“The whole sharing vs. not sharing thing – I’m basically ignoring because I’m undecided on it. I see both points of view there. And, like I say, it’s not even necessary to go there; because you’ve already got good enough reason.”

“But, obviously that’s ignoring what the argument is really about. So, fwiw I do think it’s a little weird to not share with your close family.”

“BUT, A) You already do share a lot of stuff, it sounds like. To the point that you’re not even able to use your own stuff. It’s giving more than sharing. So, keeping one thing ‘just for me’ and being reasonable about explaining why; that seems fair.”

“And B) If people don’t respect your stuff, that’s a good enough reason to veto their use of it.” – jfartster

“My partner has done this on multiple occasions, where he will borrow something that is mine, but he won’t return it. When I ask him he tells me he hasn’t used it and he doesn’t know where it is.”

“So then I have to go hunt it down and find said item.”

“Your wife should respect that some things are going to be just yours, and if she wants new headphones so badly, she can go out and get herself a pair that she likes best.”

“NTA” – AndreaVanCanuck

“NTA – But get her, her own set. It’s not worth arguing about.” – Utzah

However, the sentiment that OP should just buy their wife her own headphones was a pretty common comment. It seems like it’d be the easiest answer, but buying another expensive item can require budgeting.

It’s understandable why OP might not have jumped to that answer.

“haha lol NTA. but buy ur wife some headphones tomorrow…better to make peace then keep arguing over the same thing….”

“Seems pointless and waste of energy might be worth the money to avoid the pain and im sure u will make her happy. and you will be happy too.” – ebbbb1

“You are probably right.”

You know that episode of Spongebob where he treks all the way across a deserted expanse to deliver a pizza to a man who then becomes outraged at the lack of a drink?”

“I just built my wife a $3000 gaming pc and her complaining about the headphones sounds a lot like ‘My diet Dr. Kelp?!’ to me.”

“I know that’s in no way necessary to relay here but it’s not like I can tell her ‘you know, you’re being just like that guy in Spongebob season 1 episode 5.’” – dumbargument (OP)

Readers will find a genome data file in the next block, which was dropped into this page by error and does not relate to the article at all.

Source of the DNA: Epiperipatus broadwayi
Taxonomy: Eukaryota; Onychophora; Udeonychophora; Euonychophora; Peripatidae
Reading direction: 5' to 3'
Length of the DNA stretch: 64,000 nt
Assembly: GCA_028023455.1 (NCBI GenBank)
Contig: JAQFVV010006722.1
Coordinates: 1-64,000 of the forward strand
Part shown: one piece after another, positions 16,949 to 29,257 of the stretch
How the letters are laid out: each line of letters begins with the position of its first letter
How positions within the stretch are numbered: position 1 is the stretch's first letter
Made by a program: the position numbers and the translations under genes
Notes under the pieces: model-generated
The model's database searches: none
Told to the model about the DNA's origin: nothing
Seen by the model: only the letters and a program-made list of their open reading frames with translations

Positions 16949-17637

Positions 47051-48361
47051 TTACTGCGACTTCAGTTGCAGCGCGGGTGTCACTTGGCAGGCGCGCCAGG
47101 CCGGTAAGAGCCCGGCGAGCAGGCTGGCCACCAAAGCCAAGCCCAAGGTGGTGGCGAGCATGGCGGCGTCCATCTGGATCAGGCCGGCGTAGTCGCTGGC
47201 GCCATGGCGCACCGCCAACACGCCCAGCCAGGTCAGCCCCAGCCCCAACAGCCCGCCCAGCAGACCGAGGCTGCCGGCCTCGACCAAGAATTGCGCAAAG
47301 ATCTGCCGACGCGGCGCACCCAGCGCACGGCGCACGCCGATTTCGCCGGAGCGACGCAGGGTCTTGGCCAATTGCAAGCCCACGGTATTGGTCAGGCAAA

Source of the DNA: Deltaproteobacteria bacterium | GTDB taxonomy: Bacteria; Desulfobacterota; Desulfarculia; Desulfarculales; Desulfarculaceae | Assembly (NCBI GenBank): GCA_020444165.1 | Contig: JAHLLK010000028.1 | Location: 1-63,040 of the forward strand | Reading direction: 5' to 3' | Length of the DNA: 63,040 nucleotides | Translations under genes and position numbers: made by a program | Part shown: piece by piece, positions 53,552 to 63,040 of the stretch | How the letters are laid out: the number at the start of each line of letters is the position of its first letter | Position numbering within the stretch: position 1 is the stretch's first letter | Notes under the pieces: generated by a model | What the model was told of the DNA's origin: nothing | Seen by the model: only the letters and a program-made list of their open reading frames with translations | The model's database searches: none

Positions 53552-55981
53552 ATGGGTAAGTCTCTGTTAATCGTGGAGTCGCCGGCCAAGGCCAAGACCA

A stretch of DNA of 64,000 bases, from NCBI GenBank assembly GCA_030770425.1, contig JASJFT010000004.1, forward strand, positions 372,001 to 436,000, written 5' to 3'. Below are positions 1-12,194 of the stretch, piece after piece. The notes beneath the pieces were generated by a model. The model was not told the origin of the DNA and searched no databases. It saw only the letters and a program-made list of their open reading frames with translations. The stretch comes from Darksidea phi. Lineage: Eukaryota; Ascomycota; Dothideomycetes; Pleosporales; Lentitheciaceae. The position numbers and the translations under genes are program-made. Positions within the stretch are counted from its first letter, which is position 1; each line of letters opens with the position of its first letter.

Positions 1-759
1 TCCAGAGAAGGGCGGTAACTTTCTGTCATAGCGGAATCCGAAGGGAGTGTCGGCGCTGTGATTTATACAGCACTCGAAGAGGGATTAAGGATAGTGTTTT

The comment to recommend OP buys their wife her own set of headphones got to OP, and they decided that was probably for the best.

They posted a few updates explaining why they didn’t initially, and what they’re doing now.

“EDIT: Hey just because I’ve already gotten several ‘just buy her headphones’ responses. I have bought her a pair only to return them because she didn’t like them.”

“We have another pair that just aren’t as nice as mine. The pair that got lost was a second pair after she wore out her first pair. She is fully capable of buying her own, but frugality is important right now during the Panasonic.”

“EDIT 2: We’re getting a divorce over this. Kidding, I did exactly what many of you said and explained how I felt about my personal items being mistreated and we both apologized.”

“Consensus seems to be to just buy her her own pair and be done with it. I can do that. Also I appreciate the honest criticism, but a few are taking this and running with it to make other assumptions out of nowhere.”

“It’s a Pamplemousse; tensions are high and it gets the better of us sometimes.”

“EDIT 3: Yes, we are both neurodivergent. What gave it away?”

There’s something kind of nice about only having to deal with dumb arguments like this. OP picked a very appropriate moniker.

Seriously though, these little discussions can feel bigger than they really are, and for some people it may be the principle of the matter that leads to them drawing out a fight.

Taking a step back, and even asking for help can make it a little clearer when it’s really not worth it to keep fighting over something so silly.

Written by Ben Acosta

Ben Acosta is an Arizona-based fiction author and freelance writer. In his free time, he critiques media and acts in local stage productions.